Marvin K. Snyder, PE, AE
Innovative metal building systems pioneer has legacy of testing
and advanced construction methods
Marvin Snyder is an icon in the field of research throughout the
metal building systems industry and has demonstrated continuing
involvement in it for 63 years. Snyder has developed and tested
metal building product solutions, raising the level of respect for
systems construction among independent professional specifiers and
building owners searching for the highest performance in their
project delivery finished construction.
Because of his involvement, innovative metal building systems
and advanced construction methods have been established. These have
helped change the course of the systems industry from shade and
shelter buildings initially relegated mostly to industrial roles on
backlots to sophisticated end uses with the eye appeal and
performance characteristics, to admirable projects on the main
streets of America. For that, the judges honor Marvin K. Snyder
with selection in the Metal Construction Hall of Fame.
"What's important to me about the metal construction industry is
quick and economical construction providing superior cost control,
erected quality and long-term performance," Snyder says.
Career at Butler
After graduating from high school he was in the 99th Infantry
Division in WWII, where he fought in the Battle of the Bulge.
Later, Snyder joined Butler Manufacturing, Kansas City, Mo., in
1949, right out of college with dual degrees in Architecture and
Architectural Engineering from Kansas State University, Manhattan,
Kan. At Butler, he started work as a draftsman in the engineering
department, soon moved to a position as architect in the sales
department, followed by being asked to head up buildings research
in a newly formed product research department. He co-championed the
need to develop a large facility devoted solely to quality testing
of materials used in manufacturing Butler systems products.
Later, this led to developing roof and wall systems construction
that prompted the industry to emphasize the total performance of
pre-engineered building systems solutions. Fueled largely by
Snyder's dedication, in 1959, Butler established the 11-acre Butler
Research Center in Grandview, Mo. It became an epicenter of
extensive development, testing and refinement for Butler building
solutions to offer competitive cost, predictable energy efficiency,
weathertightness and reduced maintenance. These features have
become the marketing emphasis of the entire metal building
Guarded hot box testing
Snyder has been a driving force behind the development and
refinement of factory-produced glass fiber and foam-insulated metal
wall panel systems. The guarded hot box (GHB) testing he
spearheaded in the 1970s established test-verified insulating
properties for complete wall and roof system assemblies. The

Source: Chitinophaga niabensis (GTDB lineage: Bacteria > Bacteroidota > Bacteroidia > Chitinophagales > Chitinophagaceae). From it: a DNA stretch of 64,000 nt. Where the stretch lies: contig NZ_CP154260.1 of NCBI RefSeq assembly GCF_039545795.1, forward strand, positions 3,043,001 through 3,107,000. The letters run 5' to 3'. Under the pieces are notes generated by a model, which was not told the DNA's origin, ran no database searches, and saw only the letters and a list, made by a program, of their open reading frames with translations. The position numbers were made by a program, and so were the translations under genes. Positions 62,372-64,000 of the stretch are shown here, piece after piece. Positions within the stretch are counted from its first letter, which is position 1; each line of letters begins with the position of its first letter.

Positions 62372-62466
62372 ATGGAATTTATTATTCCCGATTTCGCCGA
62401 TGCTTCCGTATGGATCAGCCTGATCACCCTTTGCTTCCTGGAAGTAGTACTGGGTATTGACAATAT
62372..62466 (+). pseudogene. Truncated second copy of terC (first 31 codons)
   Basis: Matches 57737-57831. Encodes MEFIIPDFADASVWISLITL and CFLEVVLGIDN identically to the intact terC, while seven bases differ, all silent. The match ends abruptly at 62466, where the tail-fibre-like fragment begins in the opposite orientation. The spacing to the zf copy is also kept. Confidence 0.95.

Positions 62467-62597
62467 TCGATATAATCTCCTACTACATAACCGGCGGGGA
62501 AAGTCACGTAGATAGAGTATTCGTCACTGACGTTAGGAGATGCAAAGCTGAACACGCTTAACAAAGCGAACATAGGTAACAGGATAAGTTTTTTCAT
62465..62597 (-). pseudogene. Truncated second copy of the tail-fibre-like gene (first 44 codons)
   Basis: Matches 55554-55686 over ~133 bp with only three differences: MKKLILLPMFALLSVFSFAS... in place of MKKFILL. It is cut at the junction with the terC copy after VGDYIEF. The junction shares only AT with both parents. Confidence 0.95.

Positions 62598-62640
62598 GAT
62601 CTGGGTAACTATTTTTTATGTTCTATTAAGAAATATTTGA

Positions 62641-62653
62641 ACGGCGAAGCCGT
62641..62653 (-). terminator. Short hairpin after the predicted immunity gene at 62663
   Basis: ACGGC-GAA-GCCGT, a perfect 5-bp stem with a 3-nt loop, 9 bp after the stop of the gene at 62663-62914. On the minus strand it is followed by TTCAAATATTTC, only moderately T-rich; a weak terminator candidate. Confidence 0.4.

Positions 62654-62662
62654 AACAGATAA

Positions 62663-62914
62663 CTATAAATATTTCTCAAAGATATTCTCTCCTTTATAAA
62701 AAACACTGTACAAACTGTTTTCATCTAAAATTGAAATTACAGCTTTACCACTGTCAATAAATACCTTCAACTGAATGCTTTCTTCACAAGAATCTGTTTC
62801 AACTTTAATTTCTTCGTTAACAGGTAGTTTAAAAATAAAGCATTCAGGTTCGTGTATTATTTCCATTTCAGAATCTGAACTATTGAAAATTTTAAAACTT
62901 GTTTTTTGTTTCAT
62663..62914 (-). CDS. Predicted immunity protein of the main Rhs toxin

resulting "U factors" enable mechanical engineers to more
accurately size HVAC equipment for initial savings and long-term
heating and cooling cost reductions for building buyers.
Also, the GHB led to thermal performance improvements in the
roof and wall assemblies. "The guarded hot box test is a standard
ASTM procedure for the thermal testing of assemblies," Snyder says.
"Make a big box, put your specimen in the box between two sides and
find out the heat flow with a lot of instrumentation. We built the
box and it was one of the largest boxes, at the time, in the
country. We tested all of our products and also did contract
testing for outsiders. This taught us what went on inside a wall or
roof with the passage of heat. But, the interest in thermal
performance, and subsequently hot-box testing, died out for a
period, so we deactivated the box. But because of the great
interest in insulation today, Butler has built another hot box
twice the size of the one we had and more highly instrumented."
Committees and retirement
Snyder participated on ASTM and ASHRAE committees that developed
universally recognized test procedures along with implementing UL,
FM and US Army Corps of Engineers procedures that led to formal
certifications by these entities.
He was involved with testing concepts for one of the first
contemporary standing seam metal roof systems- the Butler MR-24-and
certified tests demonstrating the roof system's superior
wind-uplift resistance and energy efficiency. Snyder played an
important role in the development of the Butler two-story
structural system, the former Space Grid system for school and
commercial projects, and several wall panel products. He was
instrumental in acquiring rights to the Triodetic space frame
system applied by renowned architect I. M. Pei to the design of the
John F. Kennedy Museum, Boston, and elsewhere; a factory-insulated
concrete wall panel; a device for applying blanket insulation on
roofs and a U.S. Department of Energy grant applied to the
development of a skylight closure system to study selective passive
solar heating. Snyder retired as manager of the Center in 1986.
A gardener for most of his life, his conifer collection is a
frequent site for several large tour groups visiting every year. He
holds five patents for metal wall panels, skylight and structural
systems, and still does consulting for Butler for its patent work.
"I'm a liaison between the inventor and the patent attorneys to
make it easier for the attorneys and less pressure on the
inventor," he says